Plain Dialogues on Solemn Subjects,

for this Present Time.

No. 1.

What is the Gospel of God?

Mr. Hope-to-be-saved. Good morning, Christian, I am glad to have the pleasure of your company. There, are several things I wish to talk over with you. We seem to live in strange times. A sort of feeling of uncertainty as to what is coming next.

Christian. There certainly is all that you say, and more; only if our minds were truly subject to God's word, we need not be in any doubt as to what is about to take place. But before we look at the future, suppose we ask the question, What has taken place? What is the present state of Christendom?

Hope-to-be-saved. Well, I must say, though I have been told over and over again, that things are getting better, I am compelled to say, the very things I look to — I mean man's churches — are crumbling to pieces. What do you think about it?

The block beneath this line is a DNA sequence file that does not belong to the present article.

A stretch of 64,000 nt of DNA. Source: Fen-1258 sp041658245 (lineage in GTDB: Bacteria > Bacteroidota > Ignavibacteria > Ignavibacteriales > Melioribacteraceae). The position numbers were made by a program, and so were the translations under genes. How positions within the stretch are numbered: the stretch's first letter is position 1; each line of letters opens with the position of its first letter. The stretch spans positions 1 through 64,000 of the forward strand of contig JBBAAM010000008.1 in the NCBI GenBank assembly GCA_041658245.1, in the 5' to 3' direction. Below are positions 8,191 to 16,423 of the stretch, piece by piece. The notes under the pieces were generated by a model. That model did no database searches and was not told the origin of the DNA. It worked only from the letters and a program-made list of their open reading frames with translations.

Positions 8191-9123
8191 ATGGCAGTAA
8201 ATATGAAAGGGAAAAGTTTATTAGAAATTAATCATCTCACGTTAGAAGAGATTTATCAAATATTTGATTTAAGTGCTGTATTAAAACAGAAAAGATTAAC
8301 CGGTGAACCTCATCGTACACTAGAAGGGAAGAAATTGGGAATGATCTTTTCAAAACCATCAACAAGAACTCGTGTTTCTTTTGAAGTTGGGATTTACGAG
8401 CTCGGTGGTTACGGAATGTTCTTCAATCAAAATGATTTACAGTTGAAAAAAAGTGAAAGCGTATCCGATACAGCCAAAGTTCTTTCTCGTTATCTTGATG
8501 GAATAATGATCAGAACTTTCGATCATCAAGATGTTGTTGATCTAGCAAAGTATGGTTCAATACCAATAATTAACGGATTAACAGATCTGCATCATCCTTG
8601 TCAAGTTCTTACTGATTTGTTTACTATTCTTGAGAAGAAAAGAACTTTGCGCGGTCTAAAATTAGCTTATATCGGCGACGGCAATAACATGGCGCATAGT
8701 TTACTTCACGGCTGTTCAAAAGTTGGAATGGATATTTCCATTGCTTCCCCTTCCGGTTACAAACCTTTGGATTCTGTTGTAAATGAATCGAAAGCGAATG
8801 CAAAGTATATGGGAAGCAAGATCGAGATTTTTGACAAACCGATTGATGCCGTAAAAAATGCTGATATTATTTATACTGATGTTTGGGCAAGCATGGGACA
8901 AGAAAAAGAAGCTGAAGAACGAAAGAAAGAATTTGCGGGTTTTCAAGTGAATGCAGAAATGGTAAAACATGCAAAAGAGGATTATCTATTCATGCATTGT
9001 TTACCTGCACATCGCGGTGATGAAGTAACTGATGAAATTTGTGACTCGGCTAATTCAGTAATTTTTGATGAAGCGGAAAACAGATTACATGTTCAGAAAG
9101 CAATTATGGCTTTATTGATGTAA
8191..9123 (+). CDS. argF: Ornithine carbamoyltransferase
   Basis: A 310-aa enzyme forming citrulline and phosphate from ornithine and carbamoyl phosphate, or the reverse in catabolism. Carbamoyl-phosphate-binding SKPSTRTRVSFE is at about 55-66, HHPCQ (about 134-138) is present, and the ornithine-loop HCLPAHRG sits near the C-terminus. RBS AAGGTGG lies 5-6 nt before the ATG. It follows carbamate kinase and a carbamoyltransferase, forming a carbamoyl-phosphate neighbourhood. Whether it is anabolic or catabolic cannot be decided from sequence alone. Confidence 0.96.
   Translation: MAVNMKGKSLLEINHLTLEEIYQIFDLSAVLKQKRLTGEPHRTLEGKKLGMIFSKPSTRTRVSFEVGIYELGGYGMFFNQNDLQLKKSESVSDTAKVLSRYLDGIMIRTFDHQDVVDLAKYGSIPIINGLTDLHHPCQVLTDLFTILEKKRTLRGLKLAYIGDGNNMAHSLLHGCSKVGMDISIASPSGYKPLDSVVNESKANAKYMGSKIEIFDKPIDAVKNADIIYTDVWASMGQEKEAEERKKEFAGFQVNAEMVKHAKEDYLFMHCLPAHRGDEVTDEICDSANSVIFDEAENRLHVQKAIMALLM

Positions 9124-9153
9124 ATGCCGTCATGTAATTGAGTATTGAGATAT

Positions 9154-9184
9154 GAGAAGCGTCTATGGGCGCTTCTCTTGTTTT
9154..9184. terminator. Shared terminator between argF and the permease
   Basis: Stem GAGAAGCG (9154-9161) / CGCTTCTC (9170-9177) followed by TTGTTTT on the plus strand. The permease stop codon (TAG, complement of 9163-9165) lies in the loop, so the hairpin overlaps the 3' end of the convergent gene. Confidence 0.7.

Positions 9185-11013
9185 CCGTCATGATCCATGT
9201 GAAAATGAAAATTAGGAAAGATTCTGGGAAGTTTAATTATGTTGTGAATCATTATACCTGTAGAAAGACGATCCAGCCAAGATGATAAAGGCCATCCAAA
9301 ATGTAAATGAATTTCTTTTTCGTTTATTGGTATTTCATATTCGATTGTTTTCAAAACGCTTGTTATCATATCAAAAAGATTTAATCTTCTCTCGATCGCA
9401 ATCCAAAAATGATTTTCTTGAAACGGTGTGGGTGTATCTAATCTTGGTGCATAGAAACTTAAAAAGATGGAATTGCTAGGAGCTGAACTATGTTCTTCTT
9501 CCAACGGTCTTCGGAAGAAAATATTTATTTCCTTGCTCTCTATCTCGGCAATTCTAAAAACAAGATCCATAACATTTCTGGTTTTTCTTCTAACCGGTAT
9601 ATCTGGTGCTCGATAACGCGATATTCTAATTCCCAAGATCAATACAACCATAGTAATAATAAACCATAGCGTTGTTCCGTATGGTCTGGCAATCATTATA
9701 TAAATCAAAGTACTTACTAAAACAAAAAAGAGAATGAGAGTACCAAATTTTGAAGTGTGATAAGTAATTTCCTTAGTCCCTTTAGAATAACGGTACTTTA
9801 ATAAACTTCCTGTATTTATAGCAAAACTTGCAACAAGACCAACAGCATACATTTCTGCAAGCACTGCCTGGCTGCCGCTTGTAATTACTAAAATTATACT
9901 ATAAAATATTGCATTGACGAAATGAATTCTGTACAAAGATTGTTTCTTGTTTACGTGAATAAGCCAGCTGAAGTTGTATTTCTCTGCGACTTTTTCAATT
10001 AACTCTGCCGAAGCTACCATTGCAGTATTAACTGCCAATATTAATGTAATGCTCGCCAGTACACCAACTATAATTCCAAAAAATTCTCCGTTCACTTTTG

Christian. Looking at this matter in the light of scripture, the present scene presents a sad picture. But to begin at the foundation; every observant Christian must have felt that a remarkable darkness, has fallen upon the people of protestant countries during these last few years. Not but that the path of the Just One, Christ, shines brighter and brighter, to the perfect day. And the increase of light, and blessing, is as remarkable as the darkness around. And we may say, even as to the gospel itself, if you will only visit the mass of professors, talk with them, as you travel by rail or boat, you will find that, as to man's state, and God's righteous salvation, protestant countries are fast sinking into the darkness of the middle ages, as men call them.

Hope-to-be-saved. You surprise me. I thought everybody, at least in England, knew what the gospel is!

Christian. Well, my dear friend, will you tell me what you think the gospel is?